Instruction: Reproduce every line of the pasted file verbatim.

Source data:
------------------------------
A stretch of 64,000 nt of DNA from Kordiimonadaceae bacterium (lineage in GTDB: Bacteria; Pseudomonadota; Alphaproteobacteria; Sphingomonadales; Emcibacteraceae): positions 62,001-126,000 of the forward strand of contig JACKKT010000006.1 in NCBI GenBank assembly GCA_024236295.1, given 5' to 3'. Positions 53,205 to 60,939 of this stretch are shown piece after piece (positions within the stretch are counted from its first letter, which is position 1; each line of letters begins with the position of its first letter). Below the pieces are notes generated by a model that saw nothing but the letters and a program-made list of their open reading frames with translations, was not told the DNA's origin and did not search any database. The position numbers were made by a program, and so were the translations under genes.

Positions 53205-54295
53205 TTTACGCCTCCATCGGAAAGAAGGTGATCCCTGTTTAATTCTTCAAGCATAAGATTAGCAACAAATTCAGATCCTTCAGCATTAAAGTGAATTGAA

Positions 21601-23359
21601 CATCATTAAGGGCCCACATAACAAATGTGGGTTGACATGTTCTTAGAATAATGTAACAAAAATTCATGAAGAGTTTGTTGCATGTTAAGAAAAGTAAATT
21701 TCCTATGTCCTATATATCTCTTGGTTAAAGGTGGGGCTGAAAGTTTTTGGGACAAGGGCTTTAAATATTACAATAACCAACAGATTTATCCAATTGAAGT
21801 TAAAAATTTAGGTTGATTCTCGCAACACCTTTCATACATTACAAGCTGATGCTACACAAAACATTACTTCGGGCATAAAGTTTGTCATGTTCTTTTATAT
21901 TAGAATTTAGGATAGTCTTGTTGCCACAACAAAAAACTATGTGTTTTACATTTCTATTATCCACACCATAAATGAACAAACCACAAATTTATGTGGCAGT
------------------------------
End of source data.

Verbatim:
A stretch of 64,000 nt of DNA from Kordiimonadaceae bacterium (lineage in GTDB: Bacteria; Pseudomonadota; Alphaproteobacteria; Sphingomonadales; Emcibacteraceae): positions 62,001-126,000 of the forward strand of contig JACKKT010000006.1 in NCBI GenBank assembly GCA_024236295.1, given 5' to 3'. Positions 53,205 to 60,939 of this stretch are shown piece after piece (positions within the stretch are counted from its first letter, which is position 1; each line of letters begins with the position of its first letter). Below the pieces are notes generated by a model that saw nothing but the letters and a program-made list of their open reading frames with translations, was not told the DNA's origin and did not search any database. The position numbers were made by a program, and so were the translations under genes.

Positions 53205-54295
53205 TTTACGCCTCCATCGGAAAGAAGGTGATCCCTGTTTAATTCTTCAAGCATAAGATTAGCAACAAATTCAGATCCTTCAGCATTAAAGTGAATTGAA

Positions 21601-23359
21601 CATCATTAAGGGCCCACATAACAAATGTGGGTTGACATGTTCTTAGAATAATGTAACAAAAATTCATGAAGAGTTTGTTGCATGTTAAGAAAAGTAAATT
21701 TCCTATGTCCTATATATCTCTTGGTTAAAGGTGGGGCTGAAAGTTTTTGGGACAAGGGCTTTAAATATTACAATAACCAACAGATTTATCCAATTGAAGT
21801 TAAAAATTTAGGTTGATTCTCGCAACACCTTTCATACATTACAAGCTGATGCTACACAAAACATTACTTCGGGCATAAAGTTTGTCATGTTCTTTTATAT
21901 TAGAATTTAGGATAGTCTTGTTGCCACAACAAAAAACTATGTGTTTTACATTTCTATTATCCACACCATAAATGAACAAACCACAAATTTATGTGGCAGT